SoxProspects: Top 10 stories for 2012
January, 4, 2012
By Mike Andrews, SoxProspects.com | ESPNBoston.com
Getty Images/ICON SMIWill Middlebrooks, Ryan Lavarnway and Jose Iglesias are three Red Sox prospects that could make an impact with the major-league club in 2012.Happy New Year! Here’s a look at the top 10 stories to watch in the Red Sox minor-league system in 2012:
1. When will the next round of top prospects emerge as major-league ready?
In Will Middlebrooks, Ryan Lavarnway, Jose Iglesias and Alex Wilson, the Red Sox have a group of prospects that could be ready to step in and make an impact with the major-league club at some point in 2012. All four should make Boston intriguing to watch this March during the club's first spring training at JetBlue Park.
Middlebrooks is the top prospect of the bunch, but could be the furthest away. Look for the 23-year-old third baseman to get the call to the big club in August or September, but any injury to Kevin Youkilis could require an earlier promotion for the third baseman.
Boston's signing of Kelly Shoppach meant that Lavarnway will start 2012 in Triple-A Pawtucket, where he should see extended time behind the plate. While the Yale grad is essentially major-league ready offensively right now, it will be interesting to watch how the backstop's defensive skills improve over the course of 2012, and if and when he can force his way onto the major-league roster.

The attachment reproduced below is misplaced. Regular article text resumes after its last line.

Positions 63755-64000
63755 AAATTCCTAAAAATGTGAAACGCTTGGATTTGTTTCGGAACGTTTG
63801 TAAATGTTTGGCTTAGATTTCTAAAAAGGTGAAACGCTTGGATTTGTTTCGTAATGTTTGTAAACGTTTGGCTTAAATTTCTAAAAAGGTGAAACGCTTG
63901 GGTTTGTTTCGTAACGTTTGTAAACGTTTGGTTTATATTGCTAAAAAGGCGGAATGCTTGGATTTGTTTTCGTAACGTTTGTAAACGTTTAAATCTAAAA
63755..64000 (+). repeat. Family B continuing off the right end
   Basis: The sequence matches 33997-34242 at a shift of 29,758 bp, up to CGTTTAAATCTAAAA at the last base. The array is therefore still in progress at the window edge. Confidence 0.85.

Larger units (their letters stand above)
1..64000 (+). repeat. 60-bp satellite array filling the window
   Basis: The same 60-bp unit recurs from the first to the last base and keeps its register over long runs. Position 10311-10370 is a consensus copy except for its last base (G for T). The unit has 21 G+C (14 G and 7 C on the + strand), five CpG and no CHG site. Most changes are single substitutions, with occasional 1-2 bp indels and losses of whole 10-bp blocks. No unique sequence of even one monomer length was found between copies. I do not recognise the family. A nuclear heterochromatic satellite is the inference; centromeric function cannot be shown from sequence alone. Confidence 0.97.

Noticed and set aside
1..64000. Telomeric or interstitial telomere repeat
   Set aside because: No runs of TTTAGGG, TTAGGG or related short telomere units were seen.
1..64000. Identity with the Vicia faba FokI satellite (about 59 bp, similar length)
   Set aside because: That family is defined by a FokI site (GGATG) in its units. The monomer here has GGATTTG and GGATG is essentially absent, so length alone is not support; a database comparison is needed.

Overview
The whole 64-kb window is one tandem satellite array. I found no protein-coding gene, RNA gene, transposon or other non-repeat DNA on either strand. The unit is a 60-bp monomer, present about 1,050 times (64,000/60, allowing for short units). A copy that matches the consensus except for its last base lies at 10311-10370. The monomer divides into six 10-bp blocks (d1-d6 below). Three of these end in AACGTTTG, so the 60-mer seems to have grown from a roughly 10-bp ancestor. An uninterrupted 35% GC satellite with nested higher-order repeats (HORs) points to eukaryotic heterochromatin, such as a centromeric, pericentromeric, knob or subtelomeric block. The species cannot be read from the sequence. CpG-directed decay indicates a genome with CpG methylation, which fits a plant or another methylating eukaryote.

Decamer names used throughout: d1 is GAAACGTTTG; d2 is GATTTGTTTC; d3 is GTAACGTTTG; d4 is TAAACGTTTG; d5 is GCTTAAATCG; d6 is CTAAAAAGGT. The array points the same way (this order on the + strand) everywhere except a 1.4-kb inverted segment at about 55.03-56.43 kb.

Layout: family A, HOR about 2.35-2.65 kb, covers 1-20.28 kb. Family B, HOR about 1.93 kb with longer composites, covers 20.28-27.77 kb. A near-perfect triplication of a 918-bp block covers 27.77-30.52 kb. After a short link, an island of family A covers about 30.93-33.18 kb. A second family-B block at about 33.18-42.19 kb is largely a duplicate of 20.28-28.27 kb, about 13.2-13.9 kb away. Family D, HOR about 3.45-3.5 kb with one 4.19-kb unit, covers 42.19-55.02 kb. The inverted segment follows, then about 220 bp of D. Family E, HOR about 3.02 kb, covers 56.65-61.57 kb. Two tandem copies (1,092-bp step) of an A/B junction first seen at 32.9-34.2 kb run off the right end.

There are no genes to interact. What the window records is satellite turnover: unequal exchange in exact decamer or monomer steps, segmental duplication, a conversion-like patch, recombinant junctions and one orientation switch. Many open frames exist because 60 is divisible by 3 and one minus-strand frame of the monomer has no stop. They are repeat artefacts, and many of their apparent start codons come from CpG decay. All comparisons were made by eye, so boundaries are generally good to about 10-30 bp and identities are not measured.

Iglesias is just the opposite, as his glove is more than major-league ready right now but his offensive approach still needs some seasoning. He's just 21, so it's far too early to write off the Cuban shortstop as an offensive liability. It's all a matter of how quickly he can develop offensively. This should be a key year in that development.
Wilson, the club's 2011 Minor League Pitcher of the Year, could make contributions to Boston's bullpen by mid-season. But given the club's lack of depth in the starting rotation, it wouldn't be surprising if the front office allows him more of a chance to develop as a starter in 2012. In that case, he could spend the entire minor-league season in the PawSox rotation, followed by a call-up to Boston in September.
2. Is Xander Bogaerts the next Hanley Ramirez or the next Michael Almanzar?
It’s unclear at this point, and the answer is undoubtedly that he's somewhere in between. This year should show whether the Aruban shortstop is closer to Ramirez, a former top Sox prospect and now a perennial MVP candidate, or Almanzar, a talented $1.5 million bonus baby who has fizzled out largely due to a substandard work ethic.
AP Photo/Andres LeightonThis year should show whether highly prized prospect Xander Bogaerts is the real deal -- or another bust.
Bogaerts has the talent to develop into a middle-of-the-order bat at the major-league level. However, just like any other 19-year-old prospect, he will have to put in the work to develop his plate approach, specifically his pitch recognition and strike-zone judgment. By most accounts, he’s already shown impressive baseball IQ and advanced maturity, so signs point to Bogaerts being willing to put in the required work.
The key story to watch in 2012 may be how Bogaerts fares against more advanced pitching, especially pitchers with refined off-speed offerings. Fans may also want to keep an eye on him in the early spring, to see how much he’s physically matured during the offseason. If he continues to grow, he could end up moving to third base or right field down the line.
3. Who of Felix Doubront, Lars Anderson, Oscar Tejeda, Stolmy Pimentel and Drake Britton will bounce back to top-prospect status in 2012?